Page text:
Appointment Of New Arbitrator At Different Location Would Not Change Jurisdictional Seat Fixed By First Arbitrator - SC
A Supreme Court Bench of Justice Ajay Rastogi and Justice Sanjiv Khanna dismissed an appeal that dealt with the issue of whether conducting the arbitration proceedings at Delhi, owing to the appointment of a new arbitrator, would shift the "jurisdictional seat of arbitration" from Panchkula in Haryana, the place fixed by the first arbitrator for the arbitration proceedings.
To that end, the Court opined that "once the jurisdictional 'seat' of arbitration is fixed in terms of sub-section (2) of Section 20 of the Act, then, without the express mutual consent of the parties to the arbitration, 'the seat' cannot be changed. Therefore, the appointment of a new arbitrator who holds the arbitration proceedings at a different location would not change the jurisdictional 'seat' already fixed by the earlier or first arbitrator."
The Appellant and Respondent had entered into a contract. The letter of intent had an arbitration clause for the resolution of disputes by a sole arbitrator, which did not stipulate the seat or venue of arbitration. The contract and letter of intent were executed at Panchkula in Haryana. However, the registered office of the Appellant is in Bengaluru, Karnataka.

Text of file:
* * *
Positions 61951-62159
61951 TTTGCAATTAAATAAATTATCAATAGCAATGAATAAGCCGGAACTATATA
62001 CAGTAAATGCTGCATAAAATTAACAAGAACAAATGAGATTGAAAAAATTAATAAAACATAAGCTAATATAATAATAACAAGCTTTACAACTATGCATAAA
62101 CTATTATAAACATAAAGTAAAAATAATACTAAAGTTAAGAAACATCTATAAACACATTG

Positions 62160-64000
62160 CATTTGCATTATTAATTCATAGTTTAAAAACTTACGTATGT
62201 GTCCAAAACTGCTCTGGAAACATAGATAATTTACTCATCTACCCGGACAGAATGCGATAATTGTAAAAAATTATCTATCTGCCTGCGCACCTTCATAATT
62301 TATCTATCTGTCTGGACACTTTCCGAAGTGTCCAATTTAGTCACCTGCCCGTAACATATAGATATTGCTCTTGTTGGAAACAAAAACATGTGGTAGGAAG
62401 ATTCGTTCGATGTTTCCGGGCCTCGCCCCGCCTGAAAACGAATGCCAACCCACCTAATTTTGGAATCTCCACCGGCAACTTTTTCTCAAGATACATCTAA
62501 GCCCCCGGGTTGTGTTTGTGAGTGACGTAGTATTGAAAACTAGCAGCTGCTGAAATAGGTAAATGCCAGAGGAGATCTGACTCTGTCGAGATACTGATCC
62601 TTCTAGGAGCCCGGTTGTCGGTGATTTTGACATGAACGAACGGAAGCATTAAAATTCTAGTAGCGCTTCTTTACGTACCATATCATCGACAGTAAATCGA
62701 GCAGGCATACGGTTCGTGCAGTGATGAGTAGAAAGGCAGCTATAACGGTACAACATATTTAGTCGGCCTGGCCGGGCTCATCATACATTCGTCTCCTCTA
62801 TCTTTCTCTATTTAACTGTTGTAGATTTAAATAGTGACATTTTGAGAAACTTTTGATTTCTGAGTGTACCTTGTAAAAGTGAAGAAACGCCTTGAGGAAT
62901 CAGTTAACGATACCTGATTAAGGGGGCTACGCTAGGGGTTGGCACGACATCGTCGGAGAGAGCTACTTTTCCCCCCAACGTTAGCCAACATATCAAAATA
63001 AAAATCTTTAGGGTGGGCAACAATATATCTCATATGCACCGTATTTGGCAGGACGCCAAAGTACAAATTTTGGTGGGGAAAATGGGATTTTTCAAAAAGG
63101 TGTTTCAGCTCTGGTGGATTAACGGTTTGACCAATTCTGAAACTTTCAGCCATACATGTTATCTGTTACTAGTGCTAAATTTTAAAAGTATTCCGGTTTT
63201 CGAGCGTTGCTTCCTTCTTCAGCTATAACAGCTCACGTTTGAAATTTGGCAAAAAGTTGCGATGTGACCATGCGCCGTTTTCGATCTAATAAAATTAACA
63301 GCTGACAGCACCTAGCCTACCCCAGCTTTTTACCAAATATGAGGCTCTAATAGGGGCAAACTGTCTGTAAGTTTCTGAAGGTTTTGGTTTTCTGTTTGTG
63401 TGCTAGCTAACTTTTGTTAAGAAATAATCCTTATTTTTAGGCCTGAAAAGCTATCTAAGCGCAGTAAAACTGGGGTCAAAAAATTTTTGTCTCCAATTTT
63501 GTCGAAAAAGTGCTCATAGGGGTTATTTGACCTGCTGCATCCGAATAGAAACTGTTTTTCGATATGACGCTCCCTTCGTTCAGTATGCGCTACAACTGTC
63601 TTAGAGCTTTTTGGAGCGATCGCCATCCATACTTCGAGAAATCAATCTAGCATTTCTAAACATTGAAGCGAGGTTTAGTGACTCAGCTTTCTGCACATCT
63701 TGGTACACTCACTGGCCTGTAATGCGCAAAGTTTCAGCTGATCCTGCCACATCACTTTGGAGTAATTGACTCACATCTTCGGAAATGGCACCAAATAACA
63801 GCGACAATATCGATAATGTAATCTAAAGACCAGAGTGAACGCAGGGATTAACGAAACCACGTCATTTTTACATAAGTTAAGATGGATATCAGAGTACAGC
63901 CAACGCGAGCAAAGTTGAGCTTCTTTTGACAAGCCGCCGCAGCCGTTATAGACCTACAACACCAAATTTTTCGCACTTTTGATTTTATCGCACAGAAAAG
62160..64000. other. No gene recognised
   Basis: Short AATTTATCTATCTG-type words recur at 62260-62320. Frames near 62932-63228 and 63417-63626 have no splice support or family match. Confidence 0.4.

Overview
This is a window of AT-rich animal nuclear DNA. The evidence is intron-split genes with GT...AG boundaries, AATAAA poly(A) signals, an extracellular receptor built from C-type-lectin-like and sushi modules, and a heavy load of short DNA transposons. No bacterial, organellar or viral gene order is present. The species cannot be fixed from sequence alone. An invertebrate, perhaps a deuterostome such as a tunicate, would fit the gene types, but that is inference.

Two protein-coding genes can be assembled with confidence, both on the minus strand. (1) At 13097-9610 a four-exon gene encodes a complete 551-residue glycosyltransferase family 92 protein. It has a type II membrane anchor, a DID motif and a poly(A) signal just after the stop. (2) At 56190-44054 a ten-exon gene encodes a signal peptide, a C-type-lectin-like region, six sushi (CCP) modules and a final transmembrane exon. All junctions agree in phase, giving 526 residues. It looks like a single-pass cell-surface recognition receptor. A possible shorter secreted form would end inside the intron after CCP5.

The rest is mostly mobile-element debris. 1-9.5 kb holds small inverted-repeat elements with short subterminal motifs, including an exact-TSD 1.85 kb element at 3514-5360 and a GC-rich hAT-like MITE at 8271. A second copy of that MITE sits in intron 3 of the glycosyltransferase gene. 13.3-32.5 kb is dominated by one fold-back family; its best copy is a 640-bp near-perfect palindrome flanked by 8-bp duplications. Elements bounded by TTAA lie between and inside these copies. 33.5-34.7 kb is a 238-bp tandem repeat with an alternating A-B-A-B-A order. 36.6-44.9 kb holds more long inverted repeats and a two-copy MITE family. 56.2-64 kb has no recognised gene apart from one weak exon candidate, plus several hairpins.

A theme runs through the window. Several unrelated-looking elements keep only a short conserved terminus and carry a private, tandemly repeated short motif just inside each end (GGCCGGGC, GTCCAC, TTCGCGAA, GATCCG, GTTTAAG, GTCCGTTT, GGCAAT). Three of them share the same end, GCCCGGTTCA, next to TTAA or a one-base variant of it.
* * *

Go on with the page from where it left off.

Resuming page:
When a dispute arose between the parties, the matter was referred to arbitration, and Mr. Justice (Retd.) N.C. Jain was appointed as the sole arbitrator. In the first sitting, the arbitral tribunal held that the venue of the proceedings would be in Panchkula, Haryana. Neither party had objected to the place of arbitration proceedings as fixed by the arbitral tribunal. Arbitral proceedings began, but Mr. Justice (Retd.) N.C. Jain recused himself stating that he did not want to continue as the arbitrator for personal reasons, and the records received so far would be handed over to the new arbitrator.
Thereupon, Mr. Justice (Retd.) T.S. Doabia took over as the sole arbitrator. The order stated that the venue of the proceedings would be Delhi.
After the hearings, the award was signed and pronounced, and the respondent was awarded a large sum of money with interest. Following the same, the Appellant filed a petition under Section 34 of the Act before the Delhi High Court, following which the Respondent filed an application for interim orders under Section 9 of the Arbitration and Conciliation Act, 1996 before the Additional District Judge, Panchkula. Therefore, the Appellant and Respondent invoked the jurisdiction of two different courts, leading to the emergence of the question of the jurisdictional seat of arbitration.
The Petition filed by the Respondent was dismissed on the ground of lack of territorial jurisdiction. It was recorded that the jurisdiction to entertain the application vests solely with the Delhi High Court. However, this order was set aside by the Punjab and Haryana High Court, with the finding that the courts of Delhi do not have the jurisdiction, and that the Courts at Panchkula had the jurisdiction.
The review application filed by the Appellant was dismissed, following which the Appellant approached the Supreme Court.
The Supreme Court opined subsequent hearings or proceedings at a different location other than the place fixed by the arbitrator as the "seat of arbitration" should not be regarded and treated as a change or relocation of jurisdictional "seat".